China’s emissions trading system recorded a trading volume of 179 million metric tonnes in 2021, injecting new impetus into the country’s continued efforts to foster green and low-carbon development, experts say.
The trading system, which was launched on July 16 and follows the cap-and-trade principle, is an effective tool for energy conservation, emission reduction and carbon control, experts said. . It will also help the country meet its goals of peaking carbon dioxide emissions by 2030 and achieving carbon neutrality by 2060, they added.
The trading system has made tremendous progress over the past year. Carbon trading revenue was 7.66 billion yuan ($ 1.2 billion) on 114 trading days last year, according to the Shanghai Environment and Energy Exchange.
The price of carbon emission allowances, which companies can buy or trade under the scheme, closed at 54.22 yuan per tonne on December 31, up 12.96% from the opening price. of the first trading day. The allocation’s average daily trading volume exceeded 1.25 million tonnes, 22 times and 53 times that of its counterparts in the European Union and South Korea, respectively.
Experts said the adoption of a market-based mechanism showed the government’s determination to step up decarbonization efforts as well as promote a global response to climate change.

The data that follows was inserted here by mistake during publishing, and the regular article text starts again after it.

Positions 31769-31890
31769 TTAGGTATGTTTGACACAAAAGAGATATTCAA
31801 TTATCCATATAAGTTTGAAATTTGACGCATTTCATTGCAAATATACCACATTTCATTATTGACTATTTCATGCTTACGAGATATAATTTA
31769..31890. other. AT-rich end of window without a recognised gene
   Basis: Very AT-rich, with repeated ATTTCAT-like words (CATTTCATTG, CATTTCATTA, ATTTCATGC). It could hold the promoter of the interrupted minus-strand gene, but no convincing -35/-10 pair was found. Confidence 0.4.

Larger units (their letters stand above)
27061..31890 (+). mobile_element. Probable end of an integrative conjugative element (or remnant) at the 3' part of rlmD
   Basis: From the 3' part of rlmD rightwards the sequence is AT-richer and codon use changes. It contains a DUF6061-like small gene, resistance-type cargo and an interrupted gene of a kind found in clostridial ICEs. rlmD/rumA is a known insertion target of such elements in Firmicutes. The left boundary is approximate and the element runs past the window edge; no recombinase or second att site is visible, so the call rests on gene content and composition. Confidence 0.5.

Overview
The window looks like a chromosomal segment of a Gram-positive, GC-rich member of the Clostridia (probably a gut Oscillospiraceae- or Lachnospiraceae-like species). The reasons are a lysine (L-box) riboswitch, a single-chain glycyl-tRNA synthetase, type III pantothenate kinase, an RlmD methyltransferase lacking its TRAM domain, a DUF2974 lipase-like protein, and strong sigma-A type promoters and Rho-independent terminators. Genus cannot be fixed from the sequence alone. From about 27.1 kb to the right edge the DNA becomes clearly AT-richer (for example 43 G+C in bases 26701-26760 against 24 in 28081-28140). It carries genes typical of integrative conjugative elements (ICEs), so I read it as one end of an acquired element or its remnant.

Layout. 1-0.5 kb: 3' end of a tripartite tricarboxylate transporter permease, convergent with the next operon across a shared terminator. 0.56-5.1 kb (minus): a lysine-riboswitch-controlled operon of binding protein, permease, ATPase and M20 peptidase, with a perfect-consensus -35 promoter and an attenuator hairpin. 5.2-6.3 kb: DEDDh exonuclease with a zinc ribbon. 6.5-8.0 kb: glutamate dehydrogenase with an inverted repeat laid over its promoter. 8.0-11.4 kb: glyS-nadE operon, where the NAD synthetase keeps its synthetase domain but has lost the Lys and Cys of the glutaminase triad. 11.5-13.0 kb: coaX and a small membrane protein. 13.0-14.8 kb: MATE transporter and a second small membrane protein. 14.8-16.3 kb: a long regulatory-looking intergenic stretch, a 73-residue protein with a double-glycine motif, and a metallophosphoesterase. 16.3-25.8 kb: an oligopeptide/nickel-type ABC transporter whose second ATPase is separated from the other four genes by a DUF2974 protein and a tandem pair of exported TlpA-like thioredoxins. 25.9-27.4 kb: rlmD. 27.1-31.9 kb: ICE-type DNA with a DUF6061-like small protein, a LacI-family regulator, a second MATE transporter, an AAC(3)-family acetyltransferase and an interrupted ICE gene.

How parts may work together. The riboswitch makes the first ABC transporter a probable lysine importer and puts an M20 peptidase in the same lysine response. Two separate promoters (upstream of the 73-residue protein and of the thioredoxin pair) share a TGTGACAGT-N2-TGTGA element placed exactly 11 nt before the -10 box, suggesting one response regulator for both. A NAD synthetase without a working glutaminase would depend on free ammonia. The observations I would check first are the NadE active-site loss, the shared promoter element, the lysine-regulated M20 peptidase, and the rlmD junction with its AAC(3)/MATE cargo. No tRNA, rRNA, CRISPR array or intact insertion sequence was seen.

Lin Boqiang, director of the China Institute for Energy Policy Studies at Xiamen University, said China’s carbon trading market is an effective tool for controlling carbon emissions and has made impressive achievements.
However, Lin said the relatively low value of the total trade was largely due to the limited number of emitters included in the trading system and the low price of carbon allowances. The system is currently limited to more than 2,000 companies involved in the electrical industry, but will be extended to other industries in the future.
“To propel business activity into the market, its coverage of industries and business entities needs to be broadened, and adjustments are also needed to optimize the pricing system so that companies’ efforts to control carbon can be effectively rewarded.” Lin said.
“More energy-intensive industries, such as cement and electrolytic aluminum, will likely be included in the trading system in the second half of 2022,” Lin added.
Lai Xiaoming, chairman of the Shanghai Environment and Energy Exchange, said the emissions trading market is in its infancy and has structural shortcomings compared to other markets, such as the EU.
Lai said in a recent interview with Shanghai Securities News that the exchange will add more participants to the trading system and the market will be expanded to include more carbon-emitting industries. Increased efforts will also be made for the deployment of derivative products.
Guo Haifei, deputy director of the Green Innovation Center of the Special Investment Advisory Committee of the China Investment Association, said the development of the system and the growth of the Chinese carbon trading market will help promote ” a green and low-carbon circular economy. system globally.
Shi Jing in Shanghai contributed to this story.